Go Repairs

Boilers - Choosing

There are all sorts to consider when when choosing a new boiler theres the obvious - cost, size and make. But what you also should be looking at is the running cost, how efficient it is, how many radiators you can run off it and how much hot water it will produce. All boilers do the same job as they all heat water, the only thing that separates them is how they do it. Whether on a sealed or open system the boilers are categorised into three location types:


  • Wall mounted - fixed up on the wall.

  • Free standinding - fixed to the floor.

  • Back boiler unit (b.b.u) - located in the chimney breast behind the fire.


Next we will give you something to think about when deciding to get a new system or just repairing what you have. Giving you the advantages and disadvantages of the different types of systems.

Things to consider:


  • Combi boilers take up less room in the home as you don't need a cylinder.


  • People with cylinders often use the cupboard its in as an "airing cupboard" to dry their clothes in.


  • Check the hot water flow rate when purchasing a combi its given in litres/minute or galons/minute sometimes. This is how much hot water you can get in a set time.


  • Boiler output - this is an indicator of how the boiler will perform in producing heating and hot water. This is measured in kw or btu/hour.


  • The law now states that any new boiler you install now must be a condensing boiler unless you meet the very exceptional circumstances (a point system where you have to earn so many points to qualify).


  • Condensing boilers produce a plume from the flue when in condensing mode - think of the steam coming out of your kettle when its boiling. They also require a condensation pipe running to a drain/gully or soak away.


  • By slowing the flow of hot water from the tap (not opening it fully) you allow more heat to be passed from the boiler to the water, giving you hotter water. On the downside activities like running a bath can take alot longer (most modern combi boilers actually give a decent amount of flow rate now).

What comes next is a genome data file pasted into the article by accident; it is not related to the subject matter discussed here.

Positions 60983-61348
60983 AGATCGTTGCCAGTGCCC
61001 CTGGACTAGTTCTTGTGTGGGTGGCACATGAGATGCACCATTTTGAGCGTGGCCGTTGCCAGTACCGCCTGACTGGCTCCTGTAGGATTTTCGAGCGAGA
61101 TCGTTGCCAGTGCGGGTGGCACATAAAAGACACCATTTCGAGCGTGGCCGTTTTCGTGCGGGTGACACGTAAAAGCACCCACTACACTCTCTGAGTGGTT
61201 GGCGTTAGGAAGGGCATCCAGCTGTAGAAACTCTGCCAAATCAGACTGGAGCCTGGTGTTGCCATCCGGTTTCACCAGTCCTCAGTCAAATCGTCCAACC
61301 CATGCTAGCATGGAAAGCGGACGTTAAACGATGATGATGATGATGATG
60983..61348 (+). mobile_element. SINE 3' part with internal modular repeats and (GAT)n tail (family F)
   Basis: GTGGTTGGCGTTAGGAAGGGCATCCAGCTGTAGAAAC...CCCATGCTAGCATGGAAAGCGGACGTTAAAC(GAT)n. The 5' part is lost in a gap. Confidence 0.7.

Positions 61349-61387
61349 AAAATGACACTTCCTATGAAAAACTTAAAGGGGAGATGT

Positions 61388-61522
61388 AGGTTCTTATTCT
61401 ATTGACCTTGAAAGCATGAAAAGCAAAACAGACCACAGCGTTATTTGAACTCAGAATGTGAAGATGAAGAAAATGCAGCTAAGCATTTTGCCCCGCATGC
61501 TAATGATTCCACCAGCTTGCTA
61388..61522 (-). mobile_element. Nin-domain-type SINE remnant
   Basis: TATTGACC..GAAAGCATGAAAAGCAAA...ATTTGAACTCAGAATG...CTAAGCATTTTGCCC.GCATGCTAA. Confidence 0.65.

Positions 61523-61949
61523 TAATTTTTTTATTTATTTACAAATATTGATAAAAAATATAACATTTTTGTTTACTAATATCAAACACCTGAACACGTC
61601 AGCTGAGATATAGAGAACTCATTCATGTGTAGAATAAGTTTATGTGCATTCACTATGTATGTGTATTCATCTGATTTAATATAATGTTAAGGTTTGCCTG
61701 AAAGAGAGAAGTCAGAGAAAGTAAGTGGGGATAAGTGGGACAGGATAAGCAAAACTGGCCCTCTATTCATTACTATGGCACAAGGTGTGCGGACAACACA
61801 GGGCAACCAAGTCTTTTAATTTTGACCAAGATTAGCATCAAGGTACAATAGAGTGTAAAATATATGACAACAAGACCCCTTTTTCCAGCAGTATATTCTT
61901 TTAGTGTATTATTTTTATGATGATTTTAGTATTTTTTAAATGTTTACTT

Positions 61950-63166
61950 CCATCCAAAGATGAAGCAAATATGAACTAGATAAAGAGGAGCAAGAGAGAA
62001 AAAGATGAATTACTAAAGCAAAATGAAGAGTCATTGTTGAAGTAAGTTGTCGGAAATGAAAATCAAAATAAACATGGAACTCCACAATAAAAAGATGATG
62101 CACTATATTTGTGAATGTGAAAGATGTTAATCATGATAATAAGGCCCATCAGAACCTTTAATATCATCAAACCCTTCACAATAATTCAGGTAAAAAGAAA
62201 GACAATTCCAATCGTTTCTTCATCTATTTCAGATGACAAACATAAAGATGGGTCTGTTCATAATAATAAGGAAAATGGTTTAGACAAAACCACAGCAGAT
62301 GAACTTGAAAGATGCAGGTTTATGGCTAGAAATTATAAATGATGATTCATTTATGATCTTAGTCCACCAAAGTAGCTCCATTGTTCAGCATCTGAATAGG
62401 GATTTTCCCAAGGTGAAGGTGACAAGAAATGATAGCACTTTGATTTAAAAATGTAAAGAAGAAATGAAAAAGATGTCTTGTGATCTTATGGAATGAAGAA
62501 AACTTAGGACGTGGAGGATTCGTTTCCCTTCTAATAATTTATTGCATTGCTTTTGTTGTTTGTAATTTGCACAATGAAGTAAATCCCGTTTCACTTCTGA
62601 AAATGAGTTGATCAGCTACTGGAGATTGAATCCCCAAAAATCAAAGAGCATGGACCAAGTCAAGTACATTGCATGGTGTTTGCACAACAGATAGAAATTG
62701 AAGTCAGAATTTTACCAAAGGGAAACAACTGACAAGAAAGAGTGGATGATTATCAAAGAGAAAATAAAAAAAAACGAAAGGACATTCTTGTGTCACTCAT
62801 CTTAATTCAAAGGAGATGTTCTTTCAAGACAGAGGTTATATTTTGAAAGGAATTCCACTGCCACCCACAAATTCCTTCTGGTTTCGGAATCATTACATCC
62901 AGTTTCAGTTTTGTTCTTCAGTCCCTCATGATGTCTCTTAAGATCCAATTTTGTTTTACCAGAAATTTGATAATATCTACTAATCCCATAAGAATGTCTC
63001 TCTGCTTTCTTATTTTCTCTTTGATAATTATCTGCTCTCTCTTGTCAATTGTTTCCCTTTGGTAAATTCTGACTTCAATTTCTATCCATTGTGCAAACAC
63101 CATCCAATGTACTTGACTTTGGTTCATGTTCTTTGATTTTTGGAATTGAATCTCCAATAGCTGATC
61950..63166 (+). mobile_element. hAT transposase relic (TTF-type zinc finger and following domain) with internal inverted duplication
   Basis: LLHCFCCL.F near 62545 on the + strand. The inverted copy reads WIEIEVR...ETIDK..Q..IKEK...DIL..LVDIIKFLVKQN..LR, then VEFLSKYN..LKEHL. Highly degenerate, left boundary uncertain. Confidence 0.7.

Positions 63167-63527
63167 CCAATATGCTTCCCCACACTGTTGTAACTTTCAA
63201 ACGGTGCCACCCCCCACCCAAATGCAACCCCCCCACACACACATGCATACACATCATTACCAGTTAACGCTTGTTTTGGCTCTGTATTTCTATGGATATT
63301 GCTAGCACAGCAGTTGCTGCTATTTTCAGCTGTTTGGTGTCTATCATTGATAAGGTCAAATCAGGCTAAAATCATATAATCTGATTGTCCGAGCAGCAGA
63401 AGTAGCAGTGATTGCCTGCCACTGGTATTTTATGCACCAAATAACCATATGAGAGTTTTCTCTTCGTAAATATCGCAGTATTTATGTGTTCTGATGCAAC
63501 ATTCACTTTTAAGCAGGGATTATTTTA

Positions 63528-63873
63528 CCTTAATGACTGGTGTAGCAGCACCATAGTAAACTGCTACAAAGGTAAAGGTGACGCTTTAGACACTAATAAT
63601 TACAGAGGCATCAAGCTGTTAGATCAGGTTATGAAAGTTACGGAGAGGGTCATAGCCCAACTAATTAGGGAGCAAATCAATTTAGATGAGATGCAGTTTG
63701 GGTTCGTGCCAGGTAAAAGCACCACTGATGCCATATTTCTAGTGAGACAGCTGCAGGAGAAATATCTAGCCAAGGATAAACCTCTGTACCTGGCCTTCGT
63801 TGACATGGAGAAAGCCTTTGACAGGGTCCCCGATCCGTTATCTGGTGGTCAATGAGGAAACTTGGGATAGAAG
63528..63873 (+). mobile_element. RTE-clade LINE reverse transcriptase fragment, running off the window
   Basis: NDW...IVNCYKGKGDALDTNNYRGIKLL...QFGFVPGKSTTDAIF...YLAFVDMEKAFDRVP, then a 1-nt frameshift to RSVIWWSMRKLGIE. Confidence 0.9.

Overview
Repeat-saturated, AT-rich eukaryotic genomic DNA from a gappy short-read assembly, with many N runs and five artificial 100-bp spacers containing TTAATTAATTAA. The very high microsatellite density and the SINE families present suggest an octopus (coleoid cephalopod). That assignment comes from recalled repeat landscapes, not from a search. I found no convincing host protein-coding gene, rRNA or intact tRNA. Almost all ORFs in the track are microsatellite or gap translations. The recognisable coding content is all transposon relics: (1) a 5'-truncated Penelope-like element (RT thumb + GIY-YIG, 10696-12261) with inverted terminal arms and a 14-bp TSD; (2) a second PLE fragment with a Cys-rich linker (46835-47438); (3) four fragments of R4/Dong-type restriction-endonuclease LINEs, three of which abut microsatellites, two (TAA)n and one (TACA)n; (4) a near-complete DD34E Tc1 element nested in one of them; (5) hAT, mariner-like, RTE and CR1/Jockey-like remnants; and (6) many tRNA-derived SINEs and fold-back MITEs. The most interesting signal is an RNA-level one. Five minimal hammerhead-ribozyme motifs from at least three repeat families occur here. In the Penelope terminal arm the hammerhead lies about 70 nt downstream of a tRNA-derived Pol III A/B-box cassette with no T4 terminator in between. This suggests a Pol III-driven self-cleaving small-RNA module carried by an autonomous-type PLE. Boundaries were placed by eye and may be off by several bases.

• When you run off the hot water store on a cylinder you have to wait while the fresh water is reheated to temp. So the first person to get a bath is fine but the next may have to wait a while.


  • Old boilers aren't as efficient as their new counterparts so you have to burn more gas (the price of which is going up and up) to heat your home. A lot of old boilers have permanent pilot, which may not seem much but think of the cost of keeping that pilot going of a year.


  • Older type boiler where made of thicker cast metals and have generally a lot less components. Less components equals less things to go wrong equals less costs.


  • When choosing the brand of boiler stick to a name you know and trust. That manufacturer that no-one has heard of maybe slightly cheaper to purchase, but how reliable is it? When it breaks down will your tradesman be able to get parts or even be trainned to work on that boiler?

Take Note:


From 1 April 2005, Part L1 of the Building Regulations requires gas and oil boilers installed in new and existing premises to be condensing types, with a SEDBUK efficiency in band A or B, unless there are exceptional circumstances that make this impractical and/or too costly. In those cases where it is considered difficult to install a condensing boiler, an assessment procedure is used to demonstrate that a non-condensing boiler is justified.